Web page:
Aaron Sorkin is telling us yesterday’s news

HBO, "The Newsroom"

I thought about going with “Aaron Sorkin is yesterday’s news,” but that seemed excessively mean. And probably inaccurate.

A recurring subplot in Sorkin’s previous worst show, Studio 60 on the Sunset Strip, dealt with a character who was developing a TV show about the United Nations, which he was planning to put on HBO because it was too highbrow for the network TV audience — an idea that Amanda Peet’s fake programming director tried to dissuade him of. So it’s probably telling that now, after Studio 60 collapsed under its own baggage and Sorkin himself got to put a show on HBO, his big idea was apparently to make Studio 60 again.

The Newsroom works considerably better than Studio 60 did, largely because it doesn’t have to sell the idea that a fake version of Saturday Night Live is somehow central to the soul of American society. Unfortunately, the show doesn’t seem to have advanced its analysis of the news industry much beyond a few wistful lines about how much better America was when a bunch of old white men told us what to think every night.


Consoles are over (not really)

Ages ago, when Sony released the original, PlayStation 3, I remarked on the snowballing size of their consoles by suggesting that the PlayStation 9 would end up being the size (and shape) of the Jupiter monolith from 2001. Then, because I was on a roll, I predicted that Sony would only build one, and that it would beam the games directly into users’ minds.

All of which means I can claim that I totally called this: Sony Computer Entertainment is buying the cloud gaming provider Gaikai, which might allow it to stream next-gen games to current-gen consoles. I just wish I could decide if I was happy about it.


John Roberts just saved the Supreme Court, maybe

Part of me thinks that if Bush v. Gore didn’t destroy the court’s reputation as an impartial arbiter of the law — as no less an authority than Justice John Paul Stevens warned it might — then probably nothing will. But public approval of the Court has been dropping over the last few years, and a party-line, 5-4 vote against the biggest, most politically charged issue of President Obama’s presidency probably wouldn’t have helped.

And, apparently, that almost happened. The Court’s ruling on the Affordable Care Act came so close to striking down the law’s individual mandate that both CNN and Fox initailly reported that it had. It established a more radical reading of the Commerce Clause — the idea that Congress can regulate industries that do business across state lines — than even the law’s opponents expected a year ago. And yet some deft maneuvering by Chief Justice Roberts managed to soft-pedal the impact of the ruling and turned him into a hero of judicial restraint.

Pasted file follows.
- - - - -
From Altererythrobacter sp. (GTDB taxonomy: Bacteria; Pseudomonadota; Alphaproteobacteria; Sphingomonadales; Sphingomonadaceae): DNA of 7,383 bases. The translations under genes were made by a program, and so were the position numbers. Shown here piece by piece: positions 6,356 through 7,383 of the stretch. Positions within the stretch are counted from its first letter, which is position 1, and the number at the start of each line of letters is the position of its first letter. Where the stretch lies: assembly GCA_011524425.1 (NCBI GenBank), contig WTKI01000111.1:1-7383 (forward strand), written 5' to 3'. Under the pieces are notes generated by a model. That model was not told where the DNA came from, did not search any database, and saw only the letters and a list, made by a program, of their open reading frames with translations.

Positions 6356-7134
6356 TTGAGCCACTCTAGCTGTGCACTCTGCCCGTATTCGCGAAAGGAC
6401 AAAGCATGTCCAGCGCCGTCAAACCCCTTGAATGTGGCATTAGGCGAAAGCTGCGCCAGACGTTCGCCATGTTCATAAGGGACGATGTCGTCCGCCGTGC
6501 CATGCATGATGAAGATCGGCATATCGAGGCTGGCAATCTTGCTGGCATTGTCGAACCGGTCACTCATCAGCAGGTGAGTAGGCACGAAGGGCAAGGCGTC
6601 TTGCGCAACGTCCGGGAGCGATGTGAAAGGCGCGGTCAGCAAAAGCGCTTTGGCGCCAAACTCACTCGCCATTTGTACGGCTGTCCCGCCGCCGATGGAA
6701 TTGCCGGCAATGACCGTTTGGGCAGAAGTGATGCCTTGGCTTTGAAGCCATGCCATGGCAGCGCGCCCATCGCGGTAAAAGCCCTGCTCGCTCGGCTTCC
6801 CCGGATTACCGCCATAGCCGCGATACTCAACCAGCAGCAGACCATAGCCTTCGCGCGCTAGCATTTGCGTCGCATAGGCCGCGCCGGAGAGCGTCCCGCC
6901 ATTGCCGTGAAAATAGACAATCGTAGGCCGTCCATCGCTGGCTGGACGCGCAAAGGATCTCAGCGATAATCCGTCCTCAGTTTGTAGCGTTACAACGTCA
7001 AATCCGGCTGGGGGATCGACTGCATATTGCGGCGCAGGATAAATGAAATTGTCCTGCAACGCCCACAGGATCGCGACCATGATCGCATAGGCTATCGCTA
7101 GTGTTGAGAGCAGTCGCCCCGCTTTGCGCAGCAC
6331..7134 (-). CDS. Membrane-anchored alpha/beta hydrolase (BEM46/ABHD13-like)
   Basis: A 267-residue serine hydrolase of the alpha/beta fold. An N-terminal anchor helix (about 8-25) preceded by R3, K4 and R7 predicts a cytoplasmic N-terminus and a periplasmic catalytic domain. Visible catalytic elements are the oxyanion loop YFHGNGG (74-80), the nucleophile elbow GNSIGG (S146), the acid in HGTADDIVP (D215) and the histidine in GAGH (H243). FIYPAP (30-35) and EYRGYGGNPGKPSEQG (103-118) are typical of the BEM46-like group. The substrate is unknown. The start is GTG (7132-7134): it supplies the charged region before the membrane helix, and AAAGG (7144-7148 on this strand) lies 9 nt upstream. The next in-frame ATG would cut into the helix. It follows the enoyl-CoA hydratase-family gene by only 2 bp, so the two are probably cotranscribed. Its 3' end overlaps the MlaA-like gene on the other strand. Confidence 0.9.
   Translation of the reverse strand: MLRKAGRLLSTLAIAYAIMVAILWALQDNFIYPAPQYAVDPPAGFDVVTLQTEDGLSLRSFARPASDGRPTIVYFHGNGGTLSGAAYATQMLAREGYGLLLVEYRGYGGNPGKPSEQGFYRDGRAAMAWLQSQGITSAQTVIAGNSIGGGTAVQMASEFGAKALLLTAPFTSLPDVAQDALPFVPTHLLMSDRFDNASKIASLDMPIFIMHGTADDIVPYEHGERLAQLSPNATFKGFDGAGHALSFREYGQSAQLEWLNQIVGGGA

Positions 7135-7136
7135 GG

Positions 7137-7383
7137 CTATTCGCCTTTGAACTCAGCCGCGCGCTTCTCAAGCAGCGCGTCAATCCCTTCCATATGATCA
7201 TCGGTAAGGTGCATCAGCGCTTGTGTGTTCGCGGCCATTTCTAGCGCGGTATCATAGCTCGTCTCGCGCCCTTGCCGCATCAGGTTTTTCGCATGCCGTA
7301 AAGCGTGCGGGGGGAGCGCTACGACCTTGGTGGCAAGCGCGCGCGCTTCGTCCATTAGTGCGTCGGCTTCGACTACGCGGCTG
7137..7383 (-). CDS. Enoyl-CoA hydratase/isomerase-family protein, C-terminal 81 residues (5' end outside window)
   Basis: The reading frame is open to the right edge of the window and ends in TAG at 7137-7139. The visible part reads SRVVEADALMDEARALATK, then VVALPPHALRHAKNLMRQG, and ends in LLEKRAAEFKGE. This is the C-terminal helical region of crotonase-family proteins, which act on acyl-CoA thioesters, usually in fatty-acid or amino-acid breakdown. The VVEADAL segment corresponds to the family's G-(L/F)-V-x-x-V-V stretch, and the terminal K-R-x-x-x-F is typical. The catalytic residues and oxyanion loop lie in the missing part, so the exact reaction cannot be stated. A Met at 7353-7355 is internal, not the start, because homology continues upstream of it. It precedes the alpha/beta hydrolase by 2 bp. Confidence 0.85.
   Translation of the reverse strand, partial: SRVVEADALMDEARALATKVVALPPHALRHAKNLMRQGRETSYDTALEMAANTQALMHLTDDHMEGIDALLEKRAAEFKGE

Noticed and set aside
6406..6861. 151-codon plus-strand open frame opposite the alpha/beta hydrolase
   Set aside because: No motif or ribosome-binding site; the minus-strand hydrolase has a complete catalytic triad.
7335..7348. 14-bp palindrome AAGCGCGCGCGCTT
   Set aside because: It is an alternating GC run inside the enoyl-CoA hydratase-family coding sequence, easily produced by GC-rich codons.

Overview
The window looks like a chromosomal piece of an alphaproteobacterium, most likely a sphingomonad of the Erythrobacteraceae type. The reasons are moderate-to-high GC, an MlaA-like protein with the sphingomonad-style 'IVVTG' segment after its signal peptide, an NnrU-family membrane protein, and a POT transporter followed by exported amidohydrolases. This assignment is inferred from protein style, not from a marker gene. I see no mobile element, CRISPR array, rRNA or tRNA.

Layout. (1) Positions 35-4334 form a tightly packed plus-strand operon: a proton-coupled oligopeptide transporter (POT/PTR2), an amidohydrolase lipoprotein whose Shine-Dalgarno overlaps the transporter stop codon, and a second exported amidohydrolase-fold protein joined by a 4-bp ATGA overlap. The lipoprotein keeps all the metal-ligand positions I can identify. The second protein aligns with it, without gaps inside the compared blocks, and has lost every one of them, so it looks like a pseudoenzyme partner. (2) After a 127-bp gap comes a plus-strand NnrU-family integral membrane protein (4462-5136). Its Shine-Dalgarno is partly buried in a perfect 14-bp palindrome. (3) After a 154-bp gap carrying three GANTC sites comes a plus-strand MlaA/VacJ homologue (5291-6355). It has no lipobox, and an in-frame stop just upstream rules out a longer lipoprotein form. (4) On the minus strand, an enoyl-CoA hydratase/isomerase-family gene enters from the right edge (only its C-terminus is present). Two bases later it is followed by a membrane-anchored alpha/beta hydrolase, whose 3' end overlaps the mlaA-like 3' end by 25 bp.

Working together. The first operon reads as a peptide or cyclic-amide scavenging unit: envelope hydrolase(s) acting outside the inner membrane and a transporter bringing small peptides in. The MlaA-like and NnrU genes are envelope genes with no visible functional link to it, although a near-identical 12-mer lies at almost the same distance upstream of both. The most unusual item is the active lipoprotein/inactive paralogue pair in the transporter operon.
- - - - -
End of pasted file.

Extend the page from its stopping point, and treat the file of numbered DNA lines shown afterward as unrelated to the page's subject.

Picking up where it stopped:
The Dragon Age rut

Sometime during the development of Dragon Age II, the team apparently decided that by far the most interesting part of the expansive fantasy world they’d created was the conflict between mages and templars. It became the central theme of the second game, while most of its tie-in content points to an even stronger focus in the not-yet-officially-announced Dragon Age III. This would have been fine, except they don’t seem to have a clear idea of what to do with this idea.

That’s the central problem with Dragon Age: Dawn of the Seeker, the full-length animated film that the team produced with FUNimation Entertainment. The movie looks great, and it’s a fine way to waste 90 minutes, but it also highlights the franchise’s unfortunate tendency to take an interesting idea and run it into the ground for lack of a new story to tell.


Dragon stares down Congress?

I spent way too much time trying to come up with a clever dragon title. Even spent a couple seconds thinking about Photoshopping a screenshot from this week’s Game of Thrones. You know, the one with the dragons?


While I was busy not seeing the transit of Venus, apparently Congress was actually seeing the light coming to its senses, sort of, when it comes to the space program. Rep. Frank Wolf, R-VA and the chairman of the House committee that oversees NASA’s budget, has reached a truce over Commercial Crew development program, in which he stops trying to gut the program and NASA agrees to do a bunch of stuff it was probably going to do anyway. The fact that it comes a week after one of the Commercial Crew contractors, SpaceX, successfully sent a spaceship (the Dragon) to resupply the International Space Station, probably isn’t a coincidence.

I’ll take good space news where I can get it, and this seems kind of overdue. Commercial Crew was such an obvious idea that I never really got why it was controversial in the first place. (more…)